Scottish History at a Glance: The Meic Uilleim Risings

Our History Lecturer, Dr Allan Kennedy, provides a brief summary of the long-standing resistance offered to the MacMalcolm kings of the 12th and 13th centuries by the rival Meic Uilleim family. This article first appeared as part of the ’10 Minutes On…’ column in History Scotland magazine, with whose kind permission it is republished here.

Malcom III, the vanquisher of MacBeth, came to the Scottish throne in 1058. The line he founded, variously known as the ‘Canmore’, ‘Dunkeld’ and ‘MacMalcolm’ dynasty, ruled Scotland until 1290, overseeing the country’s emergence as a mature high-medieval kingdom. But while enjoying a reputation for vigour and strength, the MacMalcolm kings did not rule unopposed. Resistance to their aggressive, expansionist policies was often widespread, particularly in outlying parts of Scotland, and probably their most formidable rival was another dynasty that, for more a century, curated an alternative claim to the crown – the Meic Uilleims.

The Meic Uilleim claim was rooted in the succession crisis precipitated by Malcolm III’s death in 1093. Although Malcolm’s eventual successors were three of his sons by his second wife, St Margaret – Kings Edgar (1097-1107), Alexander I (1107-24) and David I (1124-53) – the throne had in the interim been occupied briefly by Duncan II (r.1094), Malcolm’s son by his first wife, Ingibiorg.

But Duncan II had a son of his own, and although this heir, named William, seems to have been content to leave the kingship to his half-uncles, his descendants – styling themselves the ‘Meic Uilleims’ (Anglicised as ‘MacWilliams’) – were not so passive.

These later Meic Uilleims were able to press their claims because William himself had, prior to the death in the 1150s, built up a power-base in northern Scotland, possibly taking possession of the important earldom of Moray. When King William I (1165-1214) began tightening royal control over this region in the 1160s and 1170s, the Meic Uilleims were able to present themselves as both champions of Gaelic Scotland and guarantors of Moravian autonomy, and in this capacity they seem to have attracted considerable support from those who stood to lose out in the face of the king’s expanding power.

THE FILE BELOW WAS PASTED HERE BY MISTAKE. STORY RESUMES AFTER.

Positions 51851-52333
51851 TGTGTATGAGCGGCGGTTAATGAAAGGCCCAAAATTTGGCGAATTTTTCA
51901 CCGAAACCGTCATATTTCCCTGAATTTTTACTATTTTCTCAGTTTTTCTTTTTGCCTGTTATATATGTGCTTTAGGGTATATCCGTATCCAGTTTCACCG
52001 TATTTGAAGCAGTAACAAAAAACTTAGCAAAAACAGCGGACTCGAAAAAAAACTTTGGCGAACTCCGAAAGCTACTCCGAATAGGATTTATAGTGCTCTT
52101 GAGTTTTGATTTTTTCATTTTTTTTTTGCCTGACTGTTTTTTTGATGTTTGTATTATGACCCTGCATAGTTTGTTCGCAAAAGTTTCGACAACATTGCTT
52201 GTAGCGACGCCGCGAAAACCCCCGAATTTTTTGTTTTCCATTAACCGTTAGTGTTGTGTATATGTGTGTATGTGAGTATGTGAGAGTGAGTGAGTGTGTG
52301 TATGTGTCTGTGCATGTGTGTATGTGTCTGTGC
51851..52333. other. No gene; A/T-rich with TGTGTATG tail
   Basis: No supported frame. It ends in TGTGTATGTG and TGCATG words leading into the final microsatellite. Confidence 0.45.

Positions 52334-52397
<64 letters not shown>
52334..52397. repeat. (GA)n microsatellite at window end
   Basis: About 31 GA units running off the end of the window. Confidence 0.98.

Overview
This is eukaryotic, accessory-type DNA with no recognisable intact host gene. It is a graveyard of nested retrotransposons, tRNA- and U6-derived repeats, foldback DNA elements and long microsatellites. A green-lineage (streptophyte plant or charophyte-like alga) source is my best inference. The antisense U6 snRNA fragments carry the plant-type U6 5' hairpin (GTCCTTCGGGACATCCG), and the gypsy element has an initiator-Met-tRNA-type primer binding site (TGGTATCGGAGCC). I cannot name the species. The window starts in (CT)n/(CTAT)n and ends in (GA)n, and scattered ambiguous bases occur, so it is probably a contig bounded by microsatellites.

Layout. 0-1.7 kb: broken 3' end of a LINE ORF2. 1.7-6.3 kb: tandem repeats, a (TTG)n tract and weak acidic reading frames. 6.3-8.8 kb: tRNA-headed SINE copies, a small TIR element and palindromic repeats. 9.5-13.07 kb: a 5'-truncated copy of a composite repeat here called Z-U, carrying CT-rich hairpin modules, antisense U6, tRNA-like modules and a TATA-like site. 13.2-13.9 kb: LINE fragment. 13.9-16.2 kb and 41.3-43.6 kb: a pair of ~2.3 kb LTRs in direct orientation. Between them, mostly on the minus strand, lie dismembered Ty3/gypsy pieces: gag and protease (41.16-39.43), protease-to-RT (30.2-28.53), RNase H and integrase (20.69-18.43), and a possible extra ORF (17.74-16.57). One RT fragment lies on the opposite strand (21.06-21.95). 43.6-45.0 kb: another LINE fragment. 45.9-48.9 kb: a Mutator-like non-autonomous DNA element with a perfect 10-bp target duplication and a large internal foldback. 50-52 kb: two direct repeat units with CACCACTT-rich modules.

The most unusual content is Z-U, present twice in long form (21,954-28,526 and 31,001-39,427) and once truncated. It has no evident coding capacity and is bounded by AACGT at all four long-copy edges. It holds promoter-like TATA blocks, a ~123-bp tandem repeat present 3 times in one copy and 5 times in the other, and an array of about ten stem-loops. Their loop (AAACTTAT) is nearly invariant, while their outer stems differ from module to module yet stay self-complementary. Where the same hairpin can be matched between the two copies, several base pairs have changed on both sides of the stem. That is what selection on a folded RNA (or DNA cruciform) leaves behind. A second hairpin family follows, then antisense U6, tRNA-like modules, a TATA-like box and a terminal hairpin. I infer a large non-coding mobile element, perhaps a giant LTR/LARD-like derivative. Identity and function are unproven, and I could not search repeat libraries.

Meic Uilleim-led resistance may already have been gathering pace by the later 1170s, but it was in 1181 that Donald Meic Uilleim, taking advantage of the king’s temporary absence in France, launched a full-scale rising. He seems to have taken almost complete control of both Moray and Ross, and by 1186 government control in the north was so tenuous that the Meic Uilleims were able to launch a raid as far south as Coupar Angus. It took a huge royal effort, culminating in a battle at the unidentified site of ‘Mam Garvia’ in 1187, during which Donald himself was killed, to put down the rebellion.

The Meic Uilleims were not yet defeated, however. Donald’s sons, who had fled into exile following their father’s defeat, returned to Scotland in 1211 to renew the challenge. Several royal campaigns succeeded in capturing one son, Guthred, who was quickly executed, but the other, Donald Bàn, remained at large, and led a renewed push against the young Alexander II (1214-49) in 1214-5, again raising much of Ross and Moray. This time, it was the action of a rival regional magnate, Fercher mac an t-Sagairt, that undid the Meic Uilleims, and following his defeat of them, Fercher sent the heads of Donald Bàn and some of his main supporters southwards as a gift for the king.

The defeat of Donal Ban was not quite the end of the Meic Uilleim challenge. Despite the inexorable tightening of royal authority over the northern territories under Alexander II’s energetic leadership, sporadic disorders continued in Moray throughout the 1210s and 1220s, culminating in the burning of Abertarff castle, held by one of Alexander’s vassals, in 1228. The king rushed north in person to crush this latest insurgency, which he did with characteristic ruthlessness. By 1230, every remaining Meic Uilleim, including a baby girl whose brains were dashed out on the mercat cross of Forfar, had been killed, and a century-old challenge to the MacMalcolm kings was finally extinguished.

Further reading

M. Brown, The Wars of Scotland 1214-1371 (Edinburgh, 2004)

R.D. Oram, Alexander II: King of Scots, 1070-1230 (Edinburgh, 2011)

R. Andrew McDonald, Outlaws of Medieval Scotland: Challenges to the Canmore Kings, 1058-1266 (East Linton, 2003)